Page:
Change is good: managing Change Saturation

Slalom Consulting Roger Kastner

Roger Kastner

It’s probably an all-too familiar scenario at your organization: multiple internal initiatives happening at once, and often competing with each other, falling on the shoulders of stressed-out employees. As new initiatives get added to the heap, productivity—not to mention morale—suffers. Read more of this post

The rock n’ roll of project management: don’t build castles made of sand

Slalom Consultant Carl Manello

Carl Manello

I’ve had enough of the way things have been done
Every man on a razors edge
Someone has used us to kill with the same gun
Killing each other by driving a wedge.
  – Pete Townshend

I’ve long been a fan of Pete Townshend—from his days with Rock and Roll Hall of Fame band The Who, through his solo career and even his time as an author. While I’m sure he never formally managed a project, his lyrics resonate for me on effective delivery and the need for change. Read more of this post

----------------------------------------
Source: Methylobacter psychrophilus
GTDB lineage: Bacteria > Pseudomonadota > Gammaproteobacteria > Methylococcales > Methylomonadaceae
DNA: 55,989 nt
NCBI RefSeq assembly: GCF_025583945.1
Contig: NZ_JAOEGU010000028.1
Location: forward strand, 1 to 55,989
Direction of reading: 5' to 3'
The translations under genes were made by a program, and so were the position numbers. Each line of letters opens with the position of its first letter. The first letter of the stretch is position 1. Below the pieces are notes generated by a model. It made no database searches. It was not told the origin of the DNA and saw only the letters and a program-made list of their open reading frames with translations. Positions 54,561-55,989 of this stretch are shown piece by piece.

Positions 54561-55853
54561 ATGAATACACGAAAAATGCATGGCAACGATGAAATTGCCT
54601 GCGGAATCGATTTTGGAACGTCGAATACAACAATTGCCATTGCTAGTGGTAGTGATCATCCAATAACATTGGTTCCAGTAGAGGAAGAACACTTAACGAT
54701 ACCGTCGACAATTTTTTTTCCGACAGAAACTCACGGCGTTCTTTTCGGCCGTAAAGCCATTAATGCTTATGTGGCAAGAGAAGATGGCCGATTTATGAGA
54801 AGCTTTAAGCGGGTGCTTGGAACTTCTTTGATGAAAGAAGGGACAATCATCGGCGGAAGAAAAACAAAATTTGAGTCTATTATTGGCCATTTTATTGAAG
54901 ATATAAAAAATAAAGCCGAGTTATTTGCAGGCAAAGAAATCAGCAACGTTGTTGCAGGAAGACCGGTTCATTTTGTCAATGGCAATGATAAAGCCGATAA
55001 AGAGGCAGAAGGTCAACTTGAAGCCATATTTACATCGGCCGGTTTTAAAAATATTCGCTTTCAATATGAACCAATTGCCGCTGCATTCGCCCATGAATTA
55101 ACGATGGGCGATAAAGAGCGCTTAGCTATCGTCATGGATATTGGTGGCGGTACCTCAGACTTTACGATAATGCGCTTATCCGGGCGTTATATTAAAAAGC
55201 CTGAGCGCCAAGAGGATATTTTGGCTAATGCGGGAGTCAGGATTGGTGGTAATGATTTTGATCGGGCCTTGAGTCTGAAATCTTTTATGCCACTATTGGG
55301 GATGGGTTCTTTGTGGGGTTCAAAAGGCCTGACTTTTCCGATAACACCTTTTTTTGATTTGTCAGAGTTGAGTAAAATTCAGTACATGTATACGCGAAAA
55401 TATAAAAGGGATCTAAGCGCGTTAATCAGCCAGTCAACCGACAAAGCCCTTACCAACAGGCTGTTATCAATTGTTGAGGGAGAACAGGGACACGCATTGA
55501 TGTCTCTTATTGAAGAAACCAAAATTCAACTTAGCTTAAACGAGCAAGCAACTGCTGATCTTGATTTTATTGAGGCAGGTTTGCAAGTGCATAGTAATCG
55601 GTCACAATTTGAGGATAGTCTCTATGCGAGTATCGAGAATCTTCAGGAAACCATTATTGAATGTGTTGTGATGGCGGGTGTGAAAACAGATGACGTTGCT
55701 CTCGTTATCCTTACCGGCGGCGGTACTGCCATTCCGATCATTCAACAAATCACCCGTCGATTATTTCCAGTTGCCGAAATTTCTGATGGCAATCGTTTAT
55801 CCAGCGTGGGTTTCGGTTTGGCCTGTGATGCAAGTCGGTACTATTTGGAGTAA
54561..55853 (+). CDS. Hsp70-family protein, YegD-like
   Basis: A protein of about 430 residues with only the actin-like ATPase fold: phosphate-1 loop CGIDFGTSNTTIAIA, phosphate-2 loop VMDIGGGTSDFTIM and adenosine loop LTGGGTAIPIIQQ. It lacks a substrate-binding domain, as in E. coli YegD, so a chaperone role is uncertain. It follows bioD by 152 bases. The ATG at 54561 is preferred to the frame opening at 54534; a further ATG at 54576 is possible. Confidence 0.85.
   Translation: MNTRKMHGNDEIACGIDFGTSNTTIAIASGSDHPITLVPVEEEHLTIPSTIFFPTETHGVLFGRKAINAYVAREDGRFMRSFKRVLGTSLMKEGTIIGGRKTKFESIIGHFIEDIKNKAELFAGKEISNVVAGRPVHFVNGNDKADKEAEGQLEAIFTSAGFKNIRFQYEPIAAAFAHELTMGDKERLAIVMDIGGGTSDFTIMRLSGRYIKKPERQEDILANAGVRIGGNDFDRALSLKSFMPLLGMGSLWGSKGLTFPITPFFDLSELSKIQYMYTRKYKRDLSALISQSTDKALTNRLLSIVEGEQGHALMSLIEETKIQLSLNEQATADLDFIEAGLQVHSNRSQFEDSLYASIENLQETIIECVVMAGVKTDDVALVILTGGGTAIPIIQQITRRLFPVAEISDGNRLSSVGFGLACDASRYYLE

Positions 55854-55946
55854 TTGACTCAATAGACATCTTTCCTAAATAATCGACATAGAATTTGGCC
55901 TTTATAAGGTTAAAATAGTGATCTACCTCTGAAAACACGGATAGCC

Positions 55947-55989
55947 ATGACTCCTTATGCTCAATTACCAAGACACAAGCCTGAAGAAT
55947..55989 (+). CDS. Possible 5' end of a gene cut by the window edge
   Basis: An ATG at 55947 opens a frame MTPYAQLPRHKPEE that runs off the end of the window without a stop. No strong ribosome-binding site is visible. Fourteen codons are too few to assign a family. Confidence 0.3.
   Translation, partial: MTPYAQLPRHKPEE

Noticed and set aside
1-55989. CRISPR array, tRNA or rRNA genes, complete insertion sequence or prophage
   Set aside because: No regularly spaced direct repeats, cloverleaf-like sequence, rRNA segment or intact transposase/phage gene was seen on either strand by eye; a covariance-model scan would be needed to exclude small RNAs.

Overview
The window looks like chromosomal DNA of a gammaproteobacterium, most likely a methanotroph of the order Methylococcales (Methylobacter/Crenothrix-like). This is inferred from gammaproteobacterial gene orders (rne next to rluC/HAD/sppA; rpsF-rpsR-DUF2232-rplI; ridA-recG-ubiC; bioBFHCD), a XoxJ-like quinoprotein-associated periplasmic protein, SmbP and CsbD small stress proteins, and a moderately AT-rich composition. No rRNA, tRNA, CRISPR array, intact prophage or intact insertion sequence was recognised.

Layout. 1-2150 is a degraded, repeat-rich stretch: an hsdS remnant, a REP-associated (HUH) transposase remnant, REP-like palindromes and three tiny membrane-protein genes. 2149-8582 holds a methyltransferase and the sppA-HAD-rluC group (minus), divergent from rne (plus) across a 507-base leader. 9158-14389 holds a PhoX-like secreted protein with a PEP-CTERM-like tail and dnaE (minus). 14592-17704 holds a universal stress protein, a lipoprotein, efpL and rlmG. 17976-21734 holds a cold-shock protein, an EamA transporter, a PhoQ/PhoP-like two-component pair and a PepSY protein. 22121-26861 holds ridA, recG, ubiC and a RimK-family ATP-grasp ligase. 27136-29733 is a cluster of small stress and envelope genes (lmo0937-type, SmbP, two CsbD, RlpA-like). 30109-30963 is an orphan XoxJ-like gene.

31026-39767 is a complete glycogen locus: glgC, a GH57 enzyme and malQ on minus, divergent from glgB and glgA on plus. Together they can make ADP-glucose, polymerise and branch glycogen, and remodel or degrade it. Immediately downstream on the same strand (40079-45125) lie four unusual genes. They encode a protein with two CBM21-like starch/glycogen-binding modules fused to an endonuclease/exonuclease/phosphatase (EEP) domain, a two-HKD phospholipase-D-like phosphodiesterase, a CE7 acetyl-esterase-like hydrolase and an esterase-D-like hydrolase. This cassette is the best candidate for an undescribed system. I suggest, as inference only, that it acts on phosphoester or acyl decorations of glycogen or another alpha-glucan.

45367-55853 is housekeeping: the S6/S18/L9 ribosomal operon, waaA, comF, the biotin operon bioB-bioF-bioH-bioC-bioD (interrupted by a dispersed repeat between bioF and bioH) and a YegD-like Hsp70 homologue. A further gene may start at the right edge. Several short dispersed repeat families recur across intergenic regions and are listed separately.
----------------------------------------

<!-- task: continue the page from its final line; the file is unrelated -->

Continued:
The rock n’ roll of project management: getting your facts straight

Facts are simple and facts are straight/ Facts are lazy and facts are late/ Facts all come with points of view/ Facts don’t do what I want them to. —”Cross-eyed and Painless,” Talking Heads

Slalom Consultant Carl Manello

Carl Manello

Music, when composed and played well, is a joy. As I’m trying to teach myself how to play guitar, I’m learning that there is more to it than simply learning some chords and strumming patterns. Music theory, progressions, complex patterns, scales, and technique all come into play. Project management is similar. When a plan is well-defined and executed by a professional, experienced PM, the results can be a joy. But there is more to project management than creating a plan and managing due dates. Project management theory, base-lining, dependency management, resource loading, and soft skills also come into play. Read more of this post

The art of project management: transformation management

The topic of this post was sourced by Dr. Harold Kerzner, Senior Executive Director for Project Management at the International Institute for Learning and Emeritus Professor of Systems Management at Baldwin Wallace University, where he specializes in the field of project management.

There is nothing more difficult to carry out, nor more doubtful of success, nor more dangerous to handle, than to institute a new order of things. Niccolo Machiavelli, Italian political theorist (1469-1527)

Slalom Consultant Carl Manello

Carl Manello